Elvio Cogno Barolo Ravera 2011–2006
Posted on 8 June 2015
Nebbiolo Prima verticals! They are what makes this wine event so exciting. The opportunity to taste some of Italy’s top wines across a number of vintages is a reward for enduring 100 samples of young Nebbiolo before lunch.
One name I always look out for when the programme is sent to journalists is Elvio Cogno. It is one of the undisputed top 15 wineries in Barolo, and I have a long story with Valter and Nadia Fissore: I first visited them in 2005 before they became so famous. The range of Barolos has been extended here in the last few years but it’s the two historical bottlings that are truly exceptional: Vigna Elena (from 100% Nebbiolo Rosé, a rare lighter-skinned mutation of the grape) and Ravera.
But before we kicked off the Ravera vertical, here came a taste of Anas-cëtta 2014, Fissore’s famous white wine made from the local Nascetta grape. Elvio Cogno, together with the Daniele brothers of Le Strette (see my profile and video interview here), saved Nascetta from complete extinction in the 1990s. The variety has since picked up steam and is now bottled by 20-ish producers, but this remains the single most exciting rendition of it. And I think the 2014 could be the best vintage I’ve tasted: saline on the nose as a walk on the stormy ocean, crisp and vibrant in taste, this has superb delineation and intensity. It will drink best from 2016 on.
We then tasted the six latest Barolo Ravera vintages, 2011 through 2006. Ravera is a large single vineyard under the town of Novello (a small chunk also lies in the township of Barolo) with mostly a south-east exposure. At the top of the limestone-based vineyard at 410 meters stands the characteristic yellow Elvio Cogno house and winery. (Warning: there is also a separate vineyard called Ravera in Monforte, bottled notably by to insider’s wineries, Ferdinando Principiano and Flavio Roddolo).
For many years, Ravera di Novello was not usually considered a grand cru; it was known for appearing on the labels of a Giuseppe Rinaldi wine (the Cannubi S. Lorenzo–Ravera, now discontinued) and it really owes its current success (Vietti now also makes a cru bottling, and Paolo Scavino just bought 4 hectares at 4m€) to the efforts of Valter Fissore. This vertical fully showed the outstanding results he achieved.
Elvio Cogno Barolo Ravera 2011 – a lovely traditional Nebbiolo colour and a beguiling red fruits nose. Phenomenal palate has freshness and vibe. Tannins are fine and the sheer quality of fruit is terrific. It will take a few years for the tannins to soften but the class is obvious. This comes from 60–70-year-old vines with no less than 45 days’ skin contact and two years of large oak; around 15K bottles made. „Ravera always comes best in warm vintages,” Valter adds.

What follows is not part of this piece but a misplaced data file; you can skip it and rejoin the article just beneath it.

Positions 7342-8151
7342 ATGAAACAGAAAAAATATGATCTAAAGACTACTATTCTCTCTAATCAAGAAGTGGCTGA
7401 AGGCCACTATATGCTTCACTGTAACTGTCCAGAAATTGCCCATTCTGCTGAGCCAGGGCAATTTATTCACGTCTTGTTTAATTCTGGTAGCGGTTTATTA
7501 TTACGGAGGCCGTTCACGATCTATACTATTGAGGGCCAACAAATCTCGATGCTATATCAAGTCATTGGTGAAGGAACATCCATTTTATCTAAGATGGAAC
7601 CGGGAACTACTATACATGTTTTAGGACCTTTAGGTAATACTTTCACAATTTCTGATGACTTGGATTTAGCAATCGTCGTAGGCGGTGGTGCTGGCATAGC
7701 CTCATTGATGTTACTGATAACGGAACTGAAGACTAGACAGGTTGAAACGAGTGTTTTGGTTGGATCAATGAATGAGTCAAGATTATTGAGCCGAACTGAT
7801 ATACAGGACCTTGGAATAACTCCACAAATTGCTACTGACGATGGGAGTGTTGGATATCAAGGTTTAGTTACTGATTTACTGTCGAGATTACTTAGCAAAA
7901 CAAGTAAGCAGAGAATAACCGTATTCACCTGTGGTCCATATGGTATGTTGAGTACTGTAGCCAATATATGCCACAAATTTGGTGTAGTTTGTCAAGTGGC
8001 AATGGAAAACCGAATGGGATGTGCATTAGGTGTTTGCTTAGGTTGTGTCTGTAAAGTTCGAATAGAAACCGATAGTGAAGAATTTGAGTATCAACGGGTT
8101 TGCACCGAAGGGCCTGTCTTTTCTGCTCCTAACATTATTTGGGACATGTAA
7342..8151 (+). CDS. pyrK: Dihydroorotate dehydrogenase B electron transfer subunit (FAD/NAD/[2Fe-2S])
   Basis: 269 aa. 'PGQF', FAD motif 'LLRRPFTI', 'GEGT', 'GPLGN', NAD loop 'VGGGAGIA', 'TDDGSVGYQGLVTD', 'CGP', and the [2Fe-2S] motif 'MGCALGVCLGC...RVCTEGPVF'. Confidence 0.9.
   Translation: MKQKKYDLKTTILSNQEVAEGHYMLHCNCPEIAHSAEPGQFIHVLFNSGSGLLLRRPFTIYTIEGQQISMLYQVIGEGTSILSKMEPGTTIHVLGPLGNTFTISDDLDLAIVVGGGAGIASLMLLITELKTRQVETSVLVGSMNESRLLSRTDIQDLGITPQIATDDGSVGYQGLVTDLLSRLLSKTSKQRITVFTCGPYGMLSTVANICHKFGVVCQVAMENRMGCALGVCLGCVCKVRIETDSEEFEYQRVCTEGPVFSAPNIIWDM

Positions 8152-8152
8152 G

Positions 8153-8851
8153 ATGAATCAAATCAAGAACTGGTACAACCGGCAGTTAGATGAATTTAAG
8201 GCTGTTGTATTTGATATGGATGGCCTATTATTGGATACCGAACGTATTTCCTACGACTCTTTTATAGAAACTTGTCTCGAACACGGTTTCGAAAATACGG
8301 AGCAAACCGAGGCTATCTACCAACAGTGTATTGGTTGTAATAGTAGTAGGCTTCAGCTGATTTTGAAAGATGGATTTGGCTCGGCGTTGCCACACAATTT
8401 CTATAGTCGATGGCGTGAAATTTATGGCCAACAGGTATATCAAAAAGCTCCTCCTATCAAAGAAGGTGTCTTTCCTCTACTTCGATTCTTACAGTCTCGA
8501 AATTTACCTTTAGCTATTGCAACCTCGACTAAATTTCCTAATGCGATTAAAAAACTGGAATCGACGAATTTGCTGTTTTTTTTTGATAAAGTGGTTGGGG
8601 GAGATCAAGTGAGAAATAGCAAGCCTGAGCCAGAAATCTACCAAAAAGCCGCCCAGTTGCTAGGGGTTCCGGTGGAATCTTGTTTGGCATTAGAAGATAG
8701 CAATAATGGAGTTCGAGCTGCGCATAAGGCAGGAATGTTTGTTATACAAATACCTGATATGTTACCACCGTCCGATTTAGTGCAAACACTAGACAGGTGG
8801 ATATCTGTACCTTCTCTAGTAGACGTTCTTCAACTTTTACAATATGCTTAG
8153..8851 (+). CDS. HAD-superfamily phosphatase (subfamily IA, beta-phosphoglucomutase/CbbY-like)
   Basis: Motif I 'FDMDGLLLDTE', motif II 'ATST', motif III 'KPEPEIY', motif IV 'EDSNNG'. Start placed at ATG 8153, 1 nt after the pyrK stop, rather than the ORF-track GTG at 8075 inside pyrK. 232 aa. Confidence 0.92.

Barolo Ravera 2010 – this is quite ripe for 2010, if less immediate impact than 2011. Good definition of ripe fruit. For a vintage that elsewhere is proving to be a real pain to taste at this moment, the tannins are surprisingly soft, though with a mild stalky / chestnutty feel to them. All in all, outstanding but less complete than the 2011 and with time in the glass, trails behind the 2007 as well.
Barolo Ravera 2009 – rich and well-delineated but the hot vintage is showing in an old wood / aceto balsamico feel. Nonetheless, this is a brilliant 2009 with sap and tannin and ample freshness too. What length and juiciness!
Barolo Ravera 2008 – cooler cherry on the nose, followed by dried fruits and dried tobacco, a signature aroma for this bottling. Broad, rich, complete yet precise at all times. Yet behind so much richness, some pretty punitive tannins kick in at the end—the 2008 here was harvested as late as 20 October. Less exciting than other vintages on this showing.
Barolo Ravera 2007 – ripe and dried fruits with a bit of Nebbiolo pepper. Big chunky tannins of a different, beefier, richer nature than 2008. Lovely texture, this has real charm but I feel the latest vintages are perhaps even more complete. After the wines air in the glass, this is the best wine of the tasting after the 2011.
Barolo Ravera 2006 – this is less charming on the nose, with a hint of green. On the palate this is firm and compact with strikingly voluminous tannins. You can hope for great things when you have such „patrimonio tannico” as the Italians say; I love that expression that suggests tannins are a heritage on which you draw over the years. The best showing of the cooler vintages today, but I would not open a 2006 yet.
Disclosure: my trip to Piedmont including flights, accommodation, and wine tasting programme are sponsored by Albeisa, the local wineries’ association.